25 November 2012 | robotbling
Very inventive, cute, and fun
(www.plasticpals.com) Kirby, Nintendo's lovable pink puffball, stars in a game unlike any of his usual adventures in Kirby's Epic Yarn. His trademarked ability to inhale enemies and steal their powers disappears when an evil magician transforms him into a string of yarn. It turns out this affliction isn't without it's perks, and Kirby is quick to take advantage during his stay in Patch Land.
A second player can join Kirby for some cooperative fun as the newcomer Prince Fluff. You won't need to worry about health, lives, or Game Over screens as these concepts have been abandoned. Instead, the idea is to collect as many beads and jewels as possible to earn a gold medal in every stage, which can be tricky because Kirby drops them instead of taking damage.
The Wii remote is held sideways like a classic Nintendo controller when playing this game, which keeps things very simple. Kirby's suction ability has been replaced by a whip which can grab enemies and objects in a variety of directions. Pressing and holding the jump button transforms Kirby into a parachute to slow his descent, and pressing down after a jump turns him into a weight that smashes through blocks and enemies. Double-tapping left or right causes Kirby to transform into a faster-moving car.
At various points in his adventure he'll turn into a dolphin, a firetruck, a UFO, and several other forms. These each have their own unique abilities and forms of control, including some that take advantage of the Wii's gyroscope and pointer functionality. A Marvelous Tapestry The game's art direction is wonderfully inspired, with Patch Land taking on the look of an arts-and-crafts universe. Everything is made out of various types of fabric, buttons, trails of yarn, and stuffing but they all share one thing in common: cuteness.
It's a great looking 2D game with fluid animation and inventive visual design ideas just about everywhere you look. The sound design fits the child-friendly mood perfectly, with storybook-style narration and melodies straight out of early morning programming.
The game's unique presentation is probably its biggest hook, but the levels themselves are even more inspired. They're full of clever little puzzles and can be challenging if your goal is to attain the highest ranking. Clearly, the Kirby games are aimed at children and yet despite the fact you cannot die in this game, you will still find yourself returning to stages to better your score or ferret out hidden treasures you missed the first time through.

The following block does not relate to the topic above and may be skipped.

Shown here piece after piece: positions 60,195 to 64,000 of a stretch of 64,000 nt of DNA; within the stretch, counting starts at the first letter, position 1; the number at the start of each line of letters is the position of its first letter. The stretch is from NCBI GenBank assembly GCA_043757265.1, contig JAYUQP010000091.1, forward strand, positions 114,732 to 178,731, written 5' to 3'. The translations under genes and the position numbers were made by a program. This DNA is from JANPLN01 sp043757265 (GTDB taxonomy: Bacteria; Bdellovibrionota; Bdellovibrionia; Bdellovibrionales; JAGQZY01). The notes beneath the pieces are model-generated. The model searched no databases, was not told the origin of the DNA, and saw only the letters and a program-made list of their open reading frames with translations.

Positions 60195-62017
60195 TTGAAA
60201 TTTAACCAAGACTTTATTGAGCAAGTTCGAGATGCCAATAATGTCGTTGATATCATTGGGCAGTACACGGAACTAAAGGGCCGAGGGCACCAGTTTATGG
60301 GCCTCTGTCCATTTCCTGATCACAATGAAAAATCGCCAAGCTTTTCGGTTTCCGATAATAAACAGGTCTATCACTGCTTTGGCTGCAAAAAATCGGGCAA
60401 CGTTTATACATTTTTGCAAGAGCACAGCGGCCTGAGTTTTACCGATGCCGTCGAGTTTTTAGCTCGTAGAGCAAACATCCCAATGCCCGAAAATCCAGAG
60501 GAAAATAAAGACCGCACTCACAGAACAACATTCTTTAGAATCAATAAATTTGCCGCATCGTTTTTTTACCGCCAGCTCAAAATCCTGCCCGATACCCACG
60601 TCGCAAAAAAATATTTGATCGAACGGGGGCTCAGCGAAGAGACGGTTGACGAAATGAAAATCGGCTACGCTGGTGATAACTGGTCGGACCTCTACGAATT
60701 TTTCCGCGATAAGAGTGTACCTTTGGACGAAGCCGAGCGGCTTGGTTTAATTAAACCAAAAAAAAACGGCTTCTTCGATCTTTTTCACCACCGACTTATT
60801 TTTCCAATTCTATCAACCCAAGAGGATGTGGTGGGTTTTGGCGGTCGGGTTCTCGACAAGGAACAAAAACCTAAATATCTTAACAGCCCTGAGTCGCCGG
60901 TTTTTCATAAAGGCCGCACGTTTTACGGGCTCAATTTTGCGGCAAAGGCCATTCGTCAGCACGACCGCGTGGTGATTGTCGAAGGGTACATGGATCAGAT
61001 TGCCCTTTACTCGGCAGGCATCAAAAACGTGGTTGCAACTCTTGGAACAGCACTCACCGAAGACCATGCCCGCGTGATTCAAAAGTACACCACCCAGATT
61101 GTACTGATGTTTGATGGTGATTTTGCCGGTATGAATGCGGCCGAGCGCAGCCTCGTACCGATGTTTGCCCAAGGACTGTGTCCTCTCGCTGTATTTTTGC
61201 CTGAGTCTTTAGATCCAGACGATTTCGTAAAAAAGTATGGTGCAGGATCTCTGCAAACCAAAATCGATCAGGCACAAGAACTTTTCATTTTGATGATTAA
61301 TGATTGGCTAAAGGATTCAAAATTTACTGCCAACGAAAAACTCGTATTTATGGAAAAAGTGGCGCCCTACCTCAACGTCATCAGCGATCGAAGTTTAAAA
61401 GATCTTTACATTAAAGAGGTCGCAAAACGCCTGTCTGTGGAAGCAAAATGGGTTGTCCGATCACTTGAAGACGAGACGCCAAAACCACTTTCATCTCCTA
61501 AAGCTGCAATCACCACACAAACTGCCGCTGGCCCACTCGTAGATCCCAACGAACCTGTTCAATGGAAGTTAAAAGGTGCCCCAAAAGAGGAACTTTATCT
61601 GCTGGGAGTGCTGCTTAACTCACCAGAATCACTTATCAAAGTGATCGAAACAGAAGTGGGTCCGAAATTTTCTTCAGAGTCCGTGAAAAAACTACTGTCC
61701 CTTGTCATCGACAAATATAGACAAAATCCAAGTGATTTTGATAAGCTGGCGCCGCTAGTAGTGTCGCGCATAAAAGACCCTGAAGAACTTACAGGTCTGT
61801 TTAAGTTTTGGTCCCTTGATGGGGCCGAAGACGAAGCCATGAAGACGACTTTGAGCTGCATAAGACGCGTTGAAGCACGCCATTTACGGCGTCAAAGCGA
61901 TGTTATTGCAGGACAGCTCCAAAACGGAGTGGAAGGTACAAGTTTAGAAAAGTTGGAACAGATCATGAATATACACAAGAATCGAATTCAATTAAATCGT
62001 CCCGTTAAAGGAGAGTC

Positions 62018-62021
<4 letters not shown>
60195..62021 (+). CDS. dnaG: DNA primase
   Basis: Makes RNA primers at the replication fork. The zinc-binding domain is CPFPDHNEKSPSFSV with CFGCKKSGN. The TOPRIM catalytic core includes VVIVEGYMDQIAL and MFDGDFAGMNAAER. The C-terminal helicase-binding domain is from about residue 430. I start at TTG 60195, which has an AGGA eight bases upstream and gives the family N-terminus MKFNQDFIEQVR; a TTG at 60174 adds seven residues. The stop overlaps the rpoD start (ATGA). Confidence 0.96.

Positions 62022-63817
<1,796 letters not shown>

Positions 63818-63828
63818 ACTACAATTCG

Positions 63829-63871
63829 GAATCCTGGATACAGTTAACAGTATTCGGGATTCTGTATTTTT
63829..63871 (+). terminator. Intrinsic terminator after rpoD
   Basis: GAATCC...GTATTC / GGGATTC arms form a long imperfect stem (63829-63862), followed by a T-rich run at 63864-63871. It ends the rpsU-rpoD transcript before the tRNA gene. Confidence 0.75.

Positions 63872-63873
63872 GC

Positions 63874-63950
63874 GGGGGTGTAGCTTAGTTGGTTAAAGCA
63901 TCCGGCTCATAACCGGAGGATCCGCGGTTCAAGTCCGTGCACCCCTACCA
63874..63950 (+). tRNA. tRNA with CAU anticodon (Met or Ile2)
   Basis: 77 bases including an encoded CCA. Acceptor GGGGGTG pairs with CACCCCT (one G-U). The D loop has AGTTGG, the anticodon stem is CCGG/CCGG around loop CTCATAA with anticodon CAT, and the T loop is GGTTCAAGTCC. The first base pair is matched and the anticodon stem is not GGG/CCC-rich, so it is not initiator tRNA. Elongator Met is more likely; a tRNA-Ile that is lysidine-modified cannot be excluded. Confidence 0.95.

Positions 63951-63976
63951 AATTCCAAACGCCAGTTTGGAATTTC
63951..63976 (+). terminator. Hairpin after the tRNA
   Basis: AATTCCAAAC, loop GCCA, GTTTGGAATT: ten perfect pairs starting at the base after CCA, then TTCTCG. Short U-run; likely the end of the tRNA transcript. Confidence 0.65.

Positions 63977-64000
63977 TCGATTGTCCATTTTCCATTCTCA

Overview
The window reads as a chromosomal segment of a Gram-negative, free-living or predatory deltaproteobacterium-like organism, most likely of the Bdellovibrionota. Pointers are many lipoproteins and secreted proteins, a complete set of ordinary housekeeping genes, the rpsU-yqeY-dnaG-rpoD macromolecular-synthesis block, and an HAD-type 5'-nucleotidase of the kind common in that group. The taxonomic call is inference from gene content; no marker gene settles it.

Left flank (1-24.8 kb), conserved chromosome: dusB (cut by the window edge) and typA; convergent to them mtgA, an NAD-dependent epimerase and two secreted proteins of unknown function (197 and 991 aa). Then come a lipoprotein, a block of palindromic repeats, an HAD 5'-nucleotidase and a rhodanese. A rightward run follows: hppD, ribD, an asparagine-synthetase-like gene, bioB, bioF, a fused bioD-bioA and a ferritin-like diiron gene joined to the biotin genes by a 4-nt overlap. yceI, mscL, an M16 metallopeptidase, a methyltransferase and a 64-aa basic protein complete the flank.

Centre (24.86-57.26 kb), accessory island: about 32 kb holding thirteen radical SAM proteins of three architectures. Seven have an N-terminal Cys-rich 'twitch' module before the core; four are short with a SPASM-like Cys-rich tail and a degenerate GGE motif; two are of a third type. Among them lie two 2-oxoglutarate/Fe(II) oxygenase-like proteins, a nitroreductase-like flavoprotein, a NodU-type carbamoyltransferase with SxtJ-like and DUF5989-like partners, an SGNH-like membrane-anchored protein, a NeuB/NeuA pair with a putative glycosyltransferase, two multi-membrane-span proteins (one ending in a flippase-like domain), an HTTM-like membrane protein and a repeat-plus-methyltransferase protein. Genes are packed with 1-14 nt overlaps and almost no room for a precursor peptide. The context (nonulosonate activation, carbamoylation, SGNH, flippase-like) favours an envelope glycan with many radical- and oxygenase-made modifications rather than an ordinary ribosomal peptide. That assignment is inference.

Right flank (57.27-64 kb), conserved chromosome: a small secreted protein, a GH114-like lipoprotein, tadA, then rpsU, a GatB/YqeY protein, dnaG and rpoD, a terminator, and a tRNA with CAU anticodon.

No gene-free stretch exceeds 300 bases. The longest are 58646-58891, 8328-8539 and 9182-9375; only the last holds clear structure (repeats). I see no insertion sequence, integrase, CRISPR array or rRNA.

The variety of different transformations makes for some of the game's best levels. When Kirby transforms into a steam locomotive, you point at the screen and draw tracks for him to follow. As the firetruck, you tilt the controller to adjust the pitch of his hose and shoot blue string to douse "fires".
If the main game is a bit too easy, mini challenge stages await. These can be quite difficult, and involve collecting a certain number of jewels, racing to a finish line, transporting a character to the goal, or finding hidden characters scattered throughout the level, all within a time limit.
I'm sure there are plenty of adults who wouldn't be caught dead playing it, but Kirby's Epic Yarn isn't just a baby's game. It's fun to explore each new stage and there are plenty of mini challenges for those hankering for a greater difficulty. I never did get a chance to play it with another person, but it seems like the perfect game for parents to play with their children to introduce them to gaming.
Personally, I was blown over by its presentation and surprised by its depth. It may be the best Kirby adventure yet, and certainly one of the most impressive 2D games available. The only drawback is that it is a fairly short game at around 10 hours (15 if you complete 100%), so had I picked it up at its original MSRP I may have felt a tad burned. Nowadays it can be purchased for around $20, and for that it's practically worth owning for the art style alone.